But actually, it includes any data that can be used to identify a living person, and that includes still or video images. So video captured by CCTV systems may be covered by the DPA and therefore those responsible for collecting and processing it should operate within the eight principles of data protection.
The eight DPA principles (abridged) are that personal data shall:
- be processed fairly and lawfully
- be obtained only for specified and lawful purposes
- be adequate, relevant and not excessive
- be accurate and kept up to date
- not be kept for longer than is necessary
- be processed in accordance with the rights of data subjects
- be protected against unauthorised or unlawful processing and against accidental loss
- not be transferred outside the EEA without protection for the rights and freedoms of data subjects
The Information Commissioner’s Office (ICO) is responsible for promoting and policing the DPA.
They recently revised the CCTV code of practice to take account of updated technology including automatic number plate recognition (ANPR), body-worn video and drones.
The new code has the not-so-snappy title ‘In the picture: A data protection code of practice for surveillance cameras and personal information’ (wow, that's a mouthful isn't it?) and provides advice on good practice for those who operate CCTV systems.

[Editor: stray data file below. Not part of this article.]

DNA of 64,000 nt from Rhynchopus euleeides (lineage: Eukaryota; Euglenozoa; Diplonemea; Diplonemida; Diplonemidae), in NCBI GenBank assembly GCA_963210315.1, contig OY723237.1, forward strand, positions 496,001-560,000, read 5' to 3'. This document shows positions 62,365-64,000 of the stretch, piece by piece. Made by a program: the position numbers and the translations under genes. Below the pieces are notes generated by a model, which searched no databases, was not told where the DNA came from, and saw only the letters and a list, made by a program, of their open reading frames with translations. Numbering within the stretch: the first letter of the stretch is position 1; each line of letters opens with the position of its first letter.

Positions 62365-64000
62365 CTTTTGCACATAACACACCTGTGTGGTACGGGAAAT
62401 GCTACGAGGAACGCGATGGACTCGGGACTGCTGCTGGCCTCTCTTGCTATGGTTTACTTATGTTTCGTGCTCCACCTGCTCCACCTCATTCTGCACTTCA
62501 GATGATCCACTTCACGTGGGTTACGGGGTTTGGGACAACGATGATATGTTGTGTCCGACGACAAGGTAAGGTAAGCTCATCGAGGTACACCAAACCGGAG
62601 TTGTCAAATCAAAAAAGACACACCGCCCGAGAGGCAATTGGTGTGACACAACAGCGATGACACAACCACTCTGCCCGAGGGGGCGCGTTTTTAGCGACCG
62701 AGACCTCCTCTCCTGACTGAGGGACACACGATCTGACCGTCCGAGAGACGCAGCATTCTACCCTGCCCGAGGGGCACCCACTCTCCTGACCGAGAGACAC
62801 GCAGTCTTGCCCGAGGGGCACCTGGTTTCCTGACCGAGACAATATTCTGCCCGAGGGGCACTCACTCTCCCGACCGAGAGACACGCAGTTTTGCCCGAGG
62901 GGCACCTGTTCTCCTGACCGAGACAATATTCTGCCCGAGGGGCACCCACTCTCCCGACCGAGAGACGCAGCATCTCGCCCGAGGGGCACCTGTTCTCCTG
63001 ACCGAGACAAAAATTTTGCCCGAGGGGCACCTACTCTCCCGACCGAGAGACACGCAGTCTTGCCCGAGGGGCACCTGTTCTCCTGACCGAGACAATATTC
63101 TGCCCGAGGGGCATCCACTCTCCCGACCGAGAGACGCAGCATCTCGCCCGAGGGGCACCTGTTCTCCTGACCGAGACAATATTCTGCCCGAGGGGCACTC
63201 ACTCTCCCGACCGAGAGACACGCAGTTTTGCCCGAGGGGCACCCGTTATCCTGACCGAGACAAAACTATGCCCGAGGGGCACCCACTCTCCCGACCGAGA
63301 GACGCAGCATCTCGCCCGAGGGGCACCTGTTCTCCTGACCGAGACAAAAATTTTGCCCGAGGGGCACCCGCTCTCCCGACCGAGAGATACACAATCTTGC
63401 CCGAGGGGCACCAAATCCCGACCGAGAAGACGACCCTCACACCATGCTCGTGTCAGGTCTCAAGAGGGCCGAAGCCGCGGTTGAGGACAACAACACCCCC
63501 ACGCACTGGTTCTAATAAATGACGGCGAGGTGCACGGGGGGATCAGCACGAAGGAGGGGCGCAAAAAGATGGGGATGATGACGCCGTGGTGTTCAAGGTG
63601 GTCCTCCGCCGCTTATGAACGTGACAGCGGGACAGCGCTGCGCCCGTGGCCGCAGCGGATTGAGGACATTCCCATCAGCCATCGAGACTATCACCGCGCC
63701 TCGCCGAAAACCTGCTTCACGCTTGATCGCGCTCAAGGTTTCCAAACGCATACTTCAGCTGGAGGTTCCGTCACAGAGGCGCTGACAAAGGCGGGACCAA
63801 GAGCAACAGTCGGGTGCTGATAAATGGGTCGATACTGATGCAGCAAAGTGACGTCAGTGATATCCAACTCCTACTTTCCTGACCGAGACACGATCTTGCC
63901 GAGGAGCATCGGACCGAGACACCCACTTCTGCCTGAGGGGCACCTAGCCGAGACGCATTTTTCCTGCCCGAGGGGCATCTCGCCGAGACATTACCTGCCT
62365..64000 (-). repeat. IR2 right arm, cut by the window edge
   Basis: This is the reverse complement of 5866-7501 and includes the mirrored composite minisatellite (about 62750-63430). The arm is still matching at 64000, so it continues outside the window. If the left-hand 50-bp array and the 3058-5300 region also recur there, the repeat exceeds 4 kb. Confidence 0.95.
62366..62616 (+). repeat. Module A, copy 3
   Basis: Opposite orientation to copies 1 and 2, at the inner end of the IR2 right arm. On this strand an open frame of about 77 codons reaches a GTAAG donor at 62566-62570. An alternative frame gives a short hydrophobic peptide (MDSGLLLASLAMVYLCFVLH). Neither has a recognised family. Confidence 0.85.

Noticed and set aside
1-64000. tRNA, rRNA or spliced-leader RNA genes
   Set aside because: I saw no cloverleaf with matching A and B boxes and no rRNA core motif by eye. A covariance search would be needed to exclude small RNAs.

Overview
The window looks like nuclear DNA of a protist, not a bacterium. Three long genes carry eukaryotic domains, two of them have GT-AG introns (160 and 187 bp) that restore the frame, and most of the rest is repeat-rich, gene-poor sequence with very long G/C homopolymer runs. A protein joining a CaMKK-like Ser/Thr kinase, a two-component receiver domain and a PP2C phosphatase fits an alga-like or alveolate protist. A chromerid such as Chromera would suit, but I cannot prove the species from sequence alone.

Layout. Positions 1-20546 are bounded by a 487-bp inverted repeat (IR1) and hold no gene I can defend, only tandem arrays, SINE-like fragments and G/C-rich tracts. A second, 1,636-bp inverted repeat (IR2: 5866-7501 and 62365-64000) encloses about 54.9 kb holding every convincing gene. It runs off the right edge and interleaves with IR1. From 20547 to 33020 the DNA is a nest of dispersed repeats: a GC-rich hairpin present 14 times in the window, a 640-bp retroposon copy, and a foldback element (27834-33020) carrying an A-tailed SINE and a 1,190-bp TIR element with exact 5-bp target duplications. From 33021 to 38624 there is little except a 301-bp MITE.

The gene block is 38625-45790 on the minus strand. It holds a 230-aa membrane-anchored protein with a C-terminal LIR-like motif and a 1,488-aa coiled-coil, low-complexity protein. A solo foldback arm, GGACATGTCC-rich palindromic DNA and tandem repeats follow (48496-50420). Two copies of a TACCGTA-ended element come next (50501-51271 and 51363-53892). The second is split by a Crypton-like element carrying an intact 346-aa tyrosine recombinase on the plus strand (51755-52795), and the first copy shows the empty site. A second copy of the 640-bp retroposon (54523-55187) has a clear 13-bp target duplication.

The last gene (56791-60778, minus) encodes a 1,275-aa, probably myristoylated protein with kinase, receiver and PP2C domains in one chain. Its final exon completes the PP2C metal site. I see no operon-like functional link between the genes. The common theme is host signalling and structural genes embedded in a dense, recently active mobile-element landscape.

As well as complying with the ICO’s standard code of practice, operators should ensure that they incorporate the updated 'in the picture' revisions into their own policies, codes of practice, staff training and systems.
If you don’t have a separate CCTV policy or code of practice, video images should at least be referenced in your Data Protection policy. A CCTV code of practice should set out clearly the purposes for which CCTV is used, how the data is processed, stored and deleted and under what circumstances it can be passed on to data subjects or third parties.
Operators of CCTV systems have to keep careful records of what they do with video data, including when and why they pass copies on to third parties such as the police or others, so a comprehensive code of practice should include the forms or logs to be used.
Staff, customers or visitors should know that video recording is in use and why. They should also know who to contact if they want to request a copy of video images by making a data subject request, although they may not be entitled to see it if other people can be identified on the video too.
Picaw’s proprietary Oggle remote video system is compliant with the DPA and the ICO code of practice, so long as users and operators have a robust policy which is carefully followed.
If you'd like to talk about data protection and your CCTV system then give us a call on 0845 287 3622 or send us an email and let's see how we can help you.